those who are very experienced don't seem able to be straightforward enough or nontechnical enough, or they forget to mention what is second nature to them.
you have a very clear way of explaining.
many thanks.
deb harvey

Practical Parsimony said...

I love the naming and describing of each part of the hive. This is not at all boring to me. I love it.

Farmer Liz said...

We are building hives and frames at the moment too, so its interesting to see what you're doing. Our foundation doesn't have wire in it, we have to put wire through the frame (horizontally) and then melt the wax onto the wire.

Leigh said...

What an excellent series of posts; well written and loaded with of the kind of information all new beekeepers need. I love your choice of hive colors. Here's hoping for rain free bee arrival days!

1st Man said...

Well than you for that. Yes, I want to make sure I explain what I learned and what I did right or even wrong. Thank you!!!

1st Man said...

Thank you, there will be more coming!

1st Man said...

Hi! And thanks for commenting!! Very cool, I saw that method and I almost chose that, I was just afraid I'd run out of time, ha. So neat that people all over the world are doing the same thing at the same time. Very synchronistic. ;-)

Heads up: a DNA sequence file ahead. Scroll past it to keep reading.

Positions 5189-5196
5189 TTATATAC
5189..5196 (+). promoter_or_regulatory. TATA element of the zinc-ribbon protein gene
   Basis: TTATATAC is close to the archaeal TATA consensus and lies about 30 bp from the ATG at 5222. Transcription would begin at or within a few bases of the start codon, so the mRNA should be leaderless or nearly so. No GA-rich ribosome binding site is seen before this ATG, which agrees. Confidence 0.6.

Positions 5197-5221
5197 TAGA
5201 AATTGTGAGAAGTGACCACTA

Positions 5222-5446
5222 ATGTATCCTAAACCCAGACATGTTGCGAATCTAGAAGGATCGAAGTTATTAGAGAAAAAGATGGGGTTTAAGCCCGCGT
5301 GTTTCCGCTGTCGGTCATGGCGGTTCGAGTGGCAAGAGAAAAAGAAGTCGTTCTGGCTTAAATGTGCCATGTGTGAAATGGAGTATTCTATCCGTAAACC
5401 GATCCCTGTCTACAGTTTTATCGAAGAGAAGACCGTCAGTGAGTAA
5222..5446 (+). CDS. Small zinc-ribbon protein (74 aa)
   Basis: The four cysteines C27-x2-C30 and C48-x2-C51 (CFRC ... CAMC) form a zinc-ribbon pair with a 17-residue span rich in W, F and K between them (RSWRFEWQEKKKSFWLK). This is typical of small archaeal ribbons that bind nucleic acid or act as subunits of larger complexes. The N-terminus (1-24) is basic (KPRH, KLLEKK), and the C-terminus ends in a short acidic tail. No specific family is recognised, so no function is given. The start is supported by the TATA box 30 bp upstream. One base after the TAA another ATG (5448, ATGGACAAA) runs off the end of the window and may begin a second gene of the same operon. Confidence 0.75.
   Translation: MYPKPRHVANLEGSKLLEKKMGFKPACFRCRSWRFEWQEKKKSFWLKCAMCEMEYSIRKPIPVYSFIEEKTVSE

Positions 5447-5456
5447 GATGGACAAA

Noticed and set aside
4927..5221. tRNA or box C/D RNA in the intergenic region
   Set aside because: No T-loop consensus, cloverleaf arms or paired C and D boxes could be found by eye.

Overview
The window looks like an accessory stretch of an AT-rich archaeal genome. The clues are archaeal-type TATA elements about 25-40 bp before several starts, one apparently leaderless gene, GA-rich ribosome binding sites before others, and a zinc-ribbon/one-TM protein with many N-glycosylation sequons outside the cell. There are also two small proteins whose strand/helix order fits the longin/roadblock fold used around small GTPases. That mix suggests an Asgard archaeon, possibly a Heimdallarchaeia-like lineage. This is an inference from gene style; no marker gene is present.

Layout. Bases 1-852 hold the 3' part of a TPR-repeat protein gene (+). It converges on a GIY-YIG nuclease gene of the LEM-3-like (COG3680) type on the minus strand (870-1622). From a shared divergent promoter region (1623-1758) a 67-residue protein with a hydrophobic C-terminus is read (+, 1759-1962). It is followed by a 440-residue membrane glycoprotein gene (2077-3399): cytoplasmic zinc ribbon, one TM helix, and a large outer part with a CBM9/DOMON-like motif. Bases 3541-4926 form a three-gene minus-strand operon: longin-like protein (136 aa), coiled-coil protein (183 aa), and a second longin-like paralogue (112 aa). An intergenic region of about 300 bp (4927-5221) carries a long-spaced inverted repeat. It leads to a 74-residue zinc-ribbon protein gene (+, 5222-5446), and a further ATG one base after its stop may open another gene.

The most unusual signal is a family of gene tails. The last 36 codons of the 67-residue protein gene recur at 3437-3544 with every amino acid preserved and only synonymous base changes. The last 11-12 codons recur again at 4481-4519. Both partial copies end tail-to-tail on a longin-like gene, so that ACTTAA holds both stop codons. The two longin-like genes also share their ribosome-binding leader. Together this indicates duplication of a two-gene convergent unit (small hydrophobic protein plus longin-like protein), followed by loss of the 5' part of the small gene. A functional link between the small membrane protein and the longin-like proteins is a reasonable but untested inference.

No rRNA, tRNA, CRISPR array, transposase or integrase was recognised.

1st Man said...

Coming from you, that's a wonderful compliment. You always write such great explanations and descriptions of things yourself.

Like I said above, isn't the synchronicity of thousands of us doing this at about the same time?

Rain is not going anywhere for now. It's POURING as I type this and supposed to be even worse tomorrow. Saturday 'looks' clear(ish) for now anyway. We'll see!!

Thanks again for the kind words!

Midnite Baker said...

Interesting Informative Post, guys. Didn't know Queenie only lived in the ground floor abode. And didn't know the worker bees had an in and an out doorway. Have a beekeeper client, but have never
asked him to explain the details of beekeeping and the housekeeping skills needed to keep a hive healthy and wealthy with honey. He lost 30% of his hives in 2014 due to the mites. Hope you have better results this year than he did last year. Have a great weekend . M

Teresa Martens said...

Hello and thank you for your bee posts! I've enjoyed reading several of them to this point. This particular post has been very helpful in explaining the parts of the hive. I'm new to bee keeping and will be taking my first classes next week. I hope to have my hives up and running by next year.

Thank you again and I look forward to reading more of your adventures on the farm and in particular about your bees!

Warm Regards,
Maple Leaf Alpaca Farm